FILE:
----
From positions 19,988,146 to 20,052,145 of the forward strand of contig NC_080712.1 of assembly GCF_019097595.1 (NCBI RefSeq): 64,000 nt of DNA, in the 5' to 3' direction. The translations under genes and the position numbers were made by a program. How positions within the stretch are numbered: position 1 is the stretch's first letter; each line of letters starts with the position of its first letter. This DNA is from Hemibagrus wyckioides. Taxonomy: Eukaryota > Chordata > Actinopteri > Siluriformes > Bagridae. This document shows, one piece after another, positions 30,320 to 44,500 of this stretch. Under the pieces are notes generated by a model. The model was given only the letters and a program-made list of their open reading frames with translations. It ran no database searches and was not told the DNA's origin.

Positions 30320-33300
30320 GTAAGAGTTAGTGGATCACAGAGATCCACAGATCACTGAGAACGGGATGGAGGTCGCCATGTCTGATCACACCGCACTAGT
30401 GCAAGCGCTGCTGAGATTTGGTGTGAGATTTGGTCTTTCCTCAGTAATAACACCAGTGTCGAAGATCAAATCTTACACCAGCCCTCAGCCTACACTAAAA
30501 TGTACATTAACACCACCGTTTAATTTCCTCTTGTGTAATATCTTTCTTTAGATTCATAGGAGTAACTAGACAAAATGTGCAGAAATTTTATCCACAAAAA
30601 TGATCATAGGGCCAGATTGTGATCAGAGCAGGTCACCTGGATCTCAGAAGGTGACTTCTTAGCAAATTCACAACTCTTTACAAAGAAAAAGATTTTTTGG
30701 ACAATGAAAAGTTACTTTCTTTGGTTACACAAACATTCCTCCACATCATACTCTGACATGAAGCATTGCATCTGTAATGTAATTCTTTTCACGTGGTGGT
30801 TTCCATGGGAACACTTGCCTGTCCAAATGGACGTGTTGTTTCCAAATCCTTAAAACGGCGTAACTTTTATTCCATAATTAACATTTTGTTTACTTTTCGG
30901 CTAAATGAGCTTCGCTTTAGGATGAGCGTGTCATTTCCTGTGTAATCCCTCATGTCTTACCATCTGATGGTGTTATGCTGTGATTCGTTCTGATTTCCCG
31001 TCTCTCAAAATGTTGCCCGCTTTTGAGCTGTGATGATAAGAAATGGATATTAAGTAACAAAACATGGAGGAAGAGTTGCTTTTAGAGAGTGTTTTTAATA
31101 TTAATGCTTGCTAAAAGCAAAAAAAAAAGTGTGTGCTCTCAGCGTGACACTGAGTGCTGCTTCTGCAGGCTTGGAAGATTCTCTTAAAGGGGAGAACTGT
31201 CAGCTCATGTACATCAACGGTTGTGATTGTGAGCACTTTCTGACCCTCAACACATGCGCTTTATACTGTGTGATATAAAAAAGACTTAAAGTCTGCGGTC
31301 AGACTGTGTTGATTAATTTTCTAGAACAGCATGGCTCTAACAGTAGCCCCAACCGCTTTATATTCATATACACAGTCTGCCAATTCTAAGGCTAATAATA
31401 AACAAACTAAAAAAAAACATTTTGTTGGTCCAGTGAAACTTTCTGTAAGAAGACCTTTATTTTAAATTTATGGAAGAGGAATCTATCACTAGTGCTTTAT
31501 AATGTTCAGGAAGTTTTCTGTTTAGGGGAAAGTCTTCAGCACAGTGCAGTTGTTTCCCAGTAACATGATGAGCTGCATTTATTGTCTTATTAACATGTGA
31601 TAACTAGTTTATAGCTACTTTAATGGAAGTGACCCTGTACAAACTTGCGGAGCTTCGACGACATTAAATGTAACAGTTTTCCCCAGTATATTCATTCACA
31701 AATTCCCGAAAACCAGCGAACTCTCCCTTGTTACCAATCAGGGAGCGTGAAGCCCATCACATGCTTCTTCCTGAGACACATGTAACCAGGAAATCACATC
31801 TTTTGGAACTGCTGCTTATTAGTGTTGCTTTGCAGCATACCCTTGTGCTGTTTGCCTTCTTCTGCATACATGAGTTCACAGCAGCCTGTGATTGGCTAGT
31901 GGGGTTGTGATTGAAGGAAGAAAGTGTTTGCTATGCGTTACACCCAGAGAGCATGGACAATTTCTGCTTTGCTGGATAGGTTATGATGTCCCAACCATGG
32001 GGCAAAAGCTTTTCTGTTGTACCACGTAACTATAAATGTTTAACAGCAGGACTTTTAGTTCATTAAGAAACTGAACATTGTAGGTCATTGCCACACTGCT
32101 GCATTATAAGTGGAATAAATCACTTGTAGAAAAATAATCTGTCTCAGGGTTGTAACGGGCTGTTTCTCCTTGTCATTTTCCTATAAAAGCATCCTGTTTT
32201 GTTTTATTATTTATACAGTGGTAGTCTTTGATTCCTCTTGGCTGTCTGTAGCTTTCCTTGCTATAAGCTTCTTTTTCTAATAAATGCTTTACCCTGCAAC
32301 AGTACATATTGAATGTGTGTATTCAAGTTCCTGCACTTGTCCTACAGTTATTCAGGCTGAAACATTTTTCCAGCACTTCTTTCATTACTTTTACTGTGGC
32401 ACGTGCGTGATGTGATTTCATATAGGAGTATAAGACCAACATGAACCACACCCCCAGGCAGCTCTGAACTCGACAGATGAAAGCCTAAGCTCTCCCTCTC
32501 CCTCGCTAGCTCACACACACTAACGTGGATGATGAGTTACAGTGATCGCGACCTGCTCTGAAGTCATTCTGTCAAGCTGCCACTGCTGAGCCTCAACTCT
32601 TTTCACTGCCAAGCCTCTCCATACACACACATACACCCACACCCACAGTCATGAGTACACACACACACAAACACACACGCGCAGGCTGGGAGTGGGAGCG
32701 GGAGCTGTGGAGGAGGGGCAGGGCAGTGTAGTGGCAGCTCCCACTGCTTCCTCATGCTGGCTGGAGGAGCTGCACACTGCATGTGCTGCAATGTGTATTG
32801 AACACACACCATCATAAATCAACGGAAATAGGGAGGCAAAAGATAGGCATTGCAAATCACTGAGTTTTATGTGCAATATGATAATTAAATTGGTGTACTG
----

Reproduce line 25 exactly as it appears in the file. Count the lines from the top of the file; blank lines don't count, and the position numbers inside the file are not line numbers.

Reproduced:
32501 CCTCGCTAGCTCACACACACTAACGTGGATGATGAGTTACAGTGATCGCGACCTGCTCTGAAGTCATTCTGTCAAGCTGCCACTGCTGAGCCTCAACTCT